Discoveries

By Everett Potter On a recent winter morning, in this Presidential year, I had the pleasure of waking up to a dramatic view of snow-covered Mt. Adams, Mt. Madison and Mt. Washington, the latter the highest peak in the Northeast at 6,288 feet. On this particular New Hampshire morning, it

By Everett Potter AutoCamp, the California company which owns and operates luxury glamping resorts in Santa Barbara, Russian River Valley, and Yosemite National Park, has announced it will open a fourth location. The new AutoCamp is on Cape Cod, and is scheduled to open in the fall of 2020.   This

Story and photos by Bart Beeson It’s no surprise that you’re going to have to follow some rules when visiting Chernobyl, the still highly radioactive site of the world’s worst nuclear disaster. On a recent visit, the guides laid out a series of particular rules, most of which were in

By Ann Abel There have always been reasons to travel off the beaten path, from the noble (self-discovery and transformation) to the mundane (bragging rights and…let’s not even use the I-word). Mostly, it’s a proper escape from the everyday in an increasingly homogenized world. These days, just finding a place

Story & photos by Effin Older It was my first trip to China, a 12-day guided tour that included Beijing, Shanghai, The Great Wall, Terracotta Warriors, and, to my surprise, eye-opening stories from the lives of our three Chinese guides—Abby, Stephanie and Cindy. Besides being experts in China, past and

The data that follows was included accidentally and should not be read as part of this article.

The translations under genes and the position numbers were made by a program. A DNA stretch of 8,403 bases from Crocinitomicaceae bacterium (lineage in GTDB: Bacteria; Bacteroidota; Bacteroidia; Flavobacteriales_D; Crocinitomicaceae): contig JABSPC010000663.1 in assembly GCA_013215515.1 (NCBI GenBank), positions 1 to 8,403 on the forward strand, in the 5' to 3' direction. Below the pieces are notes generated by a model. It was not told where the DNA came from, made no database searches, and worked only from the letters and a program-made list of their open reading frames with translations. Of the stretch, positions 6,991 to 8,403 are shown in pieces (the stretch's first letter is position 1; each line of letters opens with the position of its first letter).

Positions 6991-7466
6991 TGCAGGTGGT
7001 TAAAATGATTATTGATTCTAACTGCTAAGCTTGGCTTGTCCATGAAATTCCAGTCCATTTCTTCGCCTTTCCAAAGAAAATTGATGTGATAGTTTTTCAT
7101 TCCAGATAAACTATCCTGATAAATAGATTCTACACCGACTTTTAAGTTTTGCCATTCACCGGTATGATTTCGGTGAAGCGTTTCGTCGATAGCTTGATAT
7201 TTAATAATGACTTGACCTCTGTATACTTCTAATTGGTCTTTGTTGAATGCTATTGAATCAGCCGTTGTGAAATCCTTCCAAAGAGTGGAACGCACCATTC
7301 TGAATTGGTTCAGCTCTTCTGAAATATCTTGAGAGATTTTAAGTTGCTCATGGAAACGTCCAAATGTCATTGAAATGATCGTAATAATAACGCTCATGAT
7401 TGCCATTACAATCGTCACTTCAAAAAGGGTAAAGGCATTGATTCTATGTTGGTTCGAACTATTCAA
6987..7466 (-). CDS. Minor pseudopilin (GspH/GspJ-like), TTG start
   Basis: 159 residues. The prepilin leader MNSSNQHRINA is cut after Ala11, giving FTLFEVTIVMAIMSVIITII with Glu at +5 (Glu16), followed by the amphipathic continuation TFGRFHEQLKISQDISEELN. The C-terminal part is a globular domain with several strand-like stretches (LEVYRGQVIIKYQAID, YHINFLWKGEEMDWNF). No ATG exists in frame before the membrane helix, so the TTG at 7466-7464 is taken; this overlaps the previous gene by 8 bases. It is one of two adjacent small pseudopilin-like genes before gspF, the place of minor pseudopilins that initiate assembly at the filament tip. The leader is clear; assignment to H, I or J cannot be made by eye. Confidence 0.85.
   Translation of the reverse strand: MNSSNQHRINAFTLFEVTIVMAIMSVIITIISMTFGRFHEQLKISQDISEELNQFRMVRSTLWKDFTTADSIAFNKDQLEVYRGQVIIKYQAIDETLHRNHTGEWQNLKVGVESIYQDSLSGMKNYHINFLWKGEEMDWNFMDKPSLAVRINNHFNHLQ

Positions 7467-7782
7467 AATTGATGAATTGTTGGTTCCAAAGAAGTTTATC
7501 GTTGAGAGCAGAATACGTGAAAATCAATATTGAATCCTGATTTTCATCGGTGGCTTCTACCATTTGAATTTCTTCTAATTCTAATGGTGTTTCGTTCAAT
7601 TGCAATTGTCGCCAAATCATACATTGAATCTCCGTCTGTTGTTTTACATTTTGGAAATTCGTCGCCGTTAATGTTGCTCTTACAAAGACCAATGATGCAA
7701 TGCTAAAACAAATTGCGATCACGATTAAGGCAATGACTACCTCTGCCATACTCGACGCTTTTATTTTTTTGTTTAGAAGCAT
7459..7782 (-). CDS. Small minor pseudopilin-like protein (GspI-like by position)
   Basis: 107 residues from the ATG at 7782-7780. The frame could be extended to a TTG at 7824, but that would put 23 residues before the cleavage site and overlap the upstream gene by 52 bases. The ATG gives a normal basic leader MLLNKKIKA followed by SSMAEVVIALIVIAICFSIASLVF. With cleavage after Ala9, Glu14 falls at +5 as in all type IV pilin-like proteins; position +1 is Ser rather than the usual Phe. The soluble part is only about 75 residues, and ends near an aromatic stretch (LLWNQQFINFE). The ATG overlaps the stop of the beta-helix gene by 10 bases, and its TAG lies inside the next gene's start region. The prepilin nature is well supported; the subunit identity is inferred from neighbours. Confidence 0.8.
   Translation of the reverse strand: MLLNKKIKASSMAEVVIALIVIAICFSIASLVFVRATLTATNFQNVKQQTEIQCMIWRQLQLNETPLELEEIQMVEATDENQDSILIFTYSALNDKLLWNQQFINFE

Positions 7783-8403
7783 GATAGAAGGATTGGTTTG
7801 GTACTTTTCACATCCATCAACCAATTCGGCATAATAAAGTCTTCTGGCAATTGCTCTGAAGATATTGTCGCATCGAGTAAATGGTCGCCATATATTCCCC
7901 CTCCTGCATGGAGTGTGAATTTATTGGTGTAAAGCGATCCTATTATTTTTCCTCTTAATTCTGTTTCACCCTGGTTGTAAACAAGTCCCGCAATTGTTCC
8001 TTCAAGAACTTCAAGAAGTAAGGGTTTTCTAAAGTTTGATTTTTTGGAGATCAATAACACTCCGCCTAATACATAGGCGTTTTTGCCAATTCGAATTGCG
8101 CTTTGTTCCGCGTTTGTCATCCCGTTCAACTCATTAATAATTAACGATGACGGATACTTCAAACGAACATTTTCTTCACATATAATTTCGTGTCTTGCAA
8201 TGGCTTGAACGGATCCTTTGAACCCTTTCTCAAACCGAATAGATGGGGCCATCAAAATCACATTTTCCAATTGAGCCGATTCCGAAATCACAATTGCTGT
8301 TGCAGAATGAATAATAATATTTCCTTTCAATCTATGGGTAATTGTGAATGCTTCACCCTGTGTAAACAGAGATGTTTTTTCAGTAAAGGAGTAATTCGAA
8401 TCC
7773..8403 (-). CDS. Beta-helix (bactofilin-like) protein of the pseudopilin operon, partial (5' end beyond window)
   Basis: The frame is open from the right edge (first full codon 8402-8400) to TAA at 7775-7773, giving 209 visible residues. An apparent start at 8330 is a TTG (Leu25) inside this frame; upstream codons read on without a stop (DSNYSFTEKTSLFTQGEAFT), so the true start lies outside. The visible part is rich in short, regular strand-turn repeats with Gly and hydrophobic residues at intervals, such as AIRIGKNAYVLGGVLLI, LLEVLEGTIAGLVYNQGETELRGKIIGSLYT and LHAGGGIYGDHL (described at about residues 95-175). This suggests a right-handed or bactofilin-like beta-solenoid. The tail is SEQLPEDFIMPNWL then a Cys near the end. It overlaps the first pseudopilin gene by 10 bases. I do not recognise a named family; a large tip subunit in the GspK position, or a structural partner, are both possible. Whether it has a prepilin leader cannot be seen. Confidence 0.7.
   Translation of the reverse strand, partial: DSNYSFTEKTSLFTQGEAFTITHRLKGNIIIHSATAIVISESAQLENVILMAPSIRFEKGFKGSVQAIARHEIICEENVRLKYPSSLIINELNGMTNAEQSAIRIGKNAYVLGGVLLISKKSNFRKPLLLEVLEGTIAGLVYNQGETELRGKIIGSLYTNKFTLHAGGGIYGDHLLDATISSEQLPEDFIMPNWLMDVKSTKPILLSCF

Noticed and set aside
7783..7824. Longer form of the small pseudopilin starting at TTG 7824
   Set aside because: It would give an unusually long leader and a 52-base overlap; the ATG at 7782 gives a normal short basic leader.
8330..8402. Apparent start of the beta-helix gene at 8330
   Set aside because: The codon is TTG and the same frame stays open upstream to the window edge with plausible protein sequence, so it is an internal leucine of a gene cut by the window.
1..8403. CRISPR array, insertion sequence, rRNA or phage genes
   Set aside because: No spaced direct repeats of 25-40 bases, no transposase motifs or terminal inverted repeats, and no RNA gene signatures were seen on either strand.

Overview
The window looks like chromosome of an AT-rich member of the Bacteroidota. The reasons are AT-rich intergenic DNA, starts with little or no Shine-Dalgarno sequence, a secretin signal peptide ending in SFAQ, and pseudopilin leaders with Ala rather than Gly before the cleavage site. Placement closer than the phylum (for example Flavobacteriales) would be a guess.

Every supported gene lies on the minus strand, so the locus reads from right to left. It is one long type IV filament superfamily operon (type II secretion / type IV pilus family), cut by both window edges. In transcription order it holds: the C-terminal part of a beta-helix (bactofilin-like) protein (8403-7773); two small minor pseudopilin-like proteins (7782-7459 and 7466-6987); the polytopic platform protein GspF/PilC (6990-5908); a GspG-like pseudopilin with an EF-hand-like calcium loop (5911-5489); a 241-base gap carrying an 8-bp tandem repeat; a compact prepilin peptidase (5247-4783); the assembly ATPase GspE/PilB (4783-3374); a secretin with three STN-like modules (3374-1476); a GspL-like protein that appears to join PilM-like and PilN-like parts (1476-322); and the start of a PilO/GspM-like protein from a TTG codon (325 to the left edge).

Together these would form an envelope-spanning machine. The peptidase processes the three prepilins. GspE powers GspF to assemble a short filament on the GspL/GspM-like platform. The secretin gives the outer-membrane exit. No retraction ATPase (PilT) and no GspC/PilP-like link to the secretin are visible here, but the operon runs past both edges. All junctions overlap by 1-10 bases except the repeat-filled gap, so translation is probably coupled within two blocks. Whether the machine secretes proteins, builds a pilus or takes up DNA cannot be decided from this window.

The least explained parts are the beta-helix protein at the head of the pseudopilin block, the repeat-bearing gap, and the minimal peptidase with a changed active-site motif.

By Ann Abel The world keeps growing. Every traveler I know says their wish list constantly grows longer. Deciding is difficult, so I asked my unofficial (but super-smart) team of advisers. They keep their ears on their clients’ interests and their eyes on the adventures they themselves have around the

By Everett Potter There are a handful of small private island resorts scattered off the coast of Belize, the ultimate getaways for beachgoers seeking peace and quiet in a stunning tropical setting. Seasoned beachgoers like to say that these islands are the way that much of the Caribbean used to

By Julie Snyder When Joe and I moved to Portland five years ago, we joined an adventure book club that convened in a wine bar. Groovy, we thought. Our new city’s quirky personality manifested in vintages and volumes, two of our favorite things. But we’d overlooked one other quirk. The

By Brian E. Clark In the middle of the 19th Century, roughly 400,000 farmers, miners, and others used the Oregon Trail – and its offshoots – to travel up to  2,100 miles from its start in St. Louis to reach their destinations in the West and begin new lives.  One

By Ruth J. Katz “Dazzling” comes to mind when you enter the imposing Corinthia Hotel off Trafalgar Square, housed in a stunning Victorian edifice.  Grandeur with a swathe of modernity. The lobby lounge features a “Full Moon” Baccarat chandelier with 1,001 crystals and it sets the tone for what is